Obama Concerned Assad Will Be Replaced with Extremists

March 22, 2013 - 4:35 PM

US Obama Mideast Jordan

President Barack Obama walks with Jordan's King Abdullah II (AP Photo/Carolyn Kaster)

(CNSNews.com) – President Barack Obama repeated his call for regime change in Syria, but stressed he does not want to see Syrian President Bashar Assad replaced by another despot.

“What I am confident about is ultimately what the people of Syria are looking for is not replacing oppression with a new form of oppression,” Obama said Friday during a joint press conference with Jordan King Abdullah II in Amman, Jordan.

“What they’re looking for is replacing oppression with freedom and opportunity and democracy and the capacity to live together and build together, and that’s what we have to begin planning for now, understanding that it is going to be difficult,” he added.

“Something has been broken in Syria, and it is not going to be easy to put back together perfectly, immediately anytime soon even after Assad leaves,” Obama continued. “But we can begin the process of moving it in a better direction and having a cohesive political opposition is I think is critical to that.”

Earlier in the press conference, Obama said that the State Department has been working to form a credible opposition to take over upon the removal of embattled Syrian President Bashar Assad, who has spent months killing thousands of political opposition in the country’s civil war.

Obama said that if Assad used chemical weapons, it would be a game changer, but in response to a reporter’s question about heavier involvement, Obama said the United States is criticized when it intervenes militarily and is criticized when it doesn’t. He further said he wanted to work with the international community to diplomatically press Assad to step down.

The Syrian crisis began in March 2011, part of the Arab Spring, as a peaceful protest against Assad, but it turned into a civil war when opposition supporters took up arms to defend against the regime’s crackdown. More than 70,000 people have been killed since, according to the United Nations.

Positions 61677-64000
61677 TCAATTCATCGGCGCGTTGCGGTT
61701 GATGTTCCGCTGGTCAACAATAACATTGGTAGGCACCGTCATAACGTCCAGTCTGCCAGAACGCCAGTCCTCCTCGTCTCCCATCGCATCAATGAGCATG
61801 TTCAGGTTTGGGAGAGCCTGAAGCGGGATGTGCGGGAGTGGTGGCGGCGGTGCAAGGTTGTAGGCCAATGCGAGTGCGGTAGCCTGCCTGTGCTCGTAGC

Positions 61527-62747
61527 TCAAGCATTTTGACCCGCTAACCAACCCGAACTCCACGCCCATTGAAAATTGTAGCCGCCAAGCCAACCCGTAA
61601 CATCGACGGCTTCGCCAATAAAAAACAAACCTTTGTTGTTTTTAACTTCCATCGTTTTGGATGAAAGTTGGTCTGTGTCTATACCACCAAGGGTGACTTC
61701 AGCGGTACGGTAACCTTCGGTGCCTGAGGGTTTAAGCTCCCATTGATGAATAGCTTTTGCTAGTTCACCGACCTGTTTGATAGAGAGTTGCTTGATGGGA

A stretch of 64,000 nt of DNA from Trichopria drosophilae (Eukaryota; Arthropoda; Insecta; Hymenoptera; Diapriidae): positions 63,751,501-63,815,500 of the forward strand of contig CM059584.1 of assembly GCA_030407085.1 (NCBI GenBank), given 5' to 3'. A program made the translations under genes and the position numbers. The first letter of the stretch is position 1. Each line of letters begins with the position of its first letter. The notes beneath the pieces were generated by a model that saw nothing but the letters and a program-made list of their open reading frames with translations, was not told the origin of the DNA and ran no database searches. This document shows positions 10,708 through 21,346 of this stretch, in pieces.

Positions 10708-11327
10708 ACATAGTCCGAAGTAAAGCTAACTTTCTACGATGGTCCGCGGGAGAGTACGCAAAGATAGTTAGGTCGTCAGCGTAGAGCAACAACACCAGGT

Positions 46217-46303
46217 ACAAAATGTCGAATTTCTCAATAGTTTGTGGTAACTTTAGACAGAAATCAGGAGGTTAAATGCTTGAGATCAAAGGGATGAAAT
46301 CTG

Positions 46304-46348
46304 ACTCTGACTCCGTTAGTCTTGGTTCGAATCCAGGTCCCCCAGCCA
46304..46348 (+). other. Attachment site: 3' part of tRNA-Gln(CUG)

The U.N. Human Rights Council recently voted 41-1 to extend a probe into suspected human rights abuses in Syria to March 2014, six months longer than initially planned. The probe began in August 2011. The U.S. was among countries in favor. Venezuela cast the lone dissenting vote to the extended probe. Earlier this month, the investigative panel announced it was collecting information in 20 alleged massacres in Syria.

During the press conference in Jordan Friday, a reporter asked Obama, “How concerned are you at this point that extremists or jihadists could actually take over in Syria and perhaps be even worse than Assad?”

Obama responded, “I am very concerned about Syria becoming an enclave for extremists, because extremists thrive in chaos. They thrive in failed states. They thrive in power vacuums. They don’t have much to offer when it comes to actually building things, but they’re very good about exploiting situations that are no longer functioning. They fill that gap.

“And that’s why I think it’s so important for us to work as an international community to accelerate a political transition that is viable so that a Syrian state continues to function, so that the basic institutions can be rebuilt, that they’re not destroyed beyond recognition, that we are avoiding what inevitably becomes sectarian divisions, because by definition if you’re an extremist, then you don’t have a lot of tolerance for people who don’t share your beliefs,” the president said.

“So, this is part of the reason why, for the American people, we’ve got to recognize we have a stake,” Obama added.

“The outcome in Syria is not going to be ideal even if we execute our assistance and our coordination and our planning and our support flawlessly, the situation in Syria now is going to be difficult,” Obama continued. “And that’s what happens when you have a leader who cares more about clinging to power than they do about holding their country together and looking after their people.

“It’s tragic. It’s heartbreaking, and the site of children and women being slaughtered that we’ve seen so much I think has to compel all of us to say what more can we do? And that’s a question I’m asking as president every single day, and that’s a question I know his majesty is asking in his capacity here in Jordan,” he said.

“What I am confident about is that ultimately what the people of Syria are looking for is not replacing oppression with a new form of oppression,” he concluded on that point. “What they’re looking for is replacing oppression with freedom and opportunity and democracy and the capacity to live together and build together.

“And that’s what we have to begin planning for now, understanding that it is going to be difficult. Something has been broken in Syria, and it’s not going to be easy to put back together perfectly immediately anytime soon even after Assad leaves, but we can begin the process of moving it in a better direction, and having a cohesive political opposition is I think is critical to that,” the president said.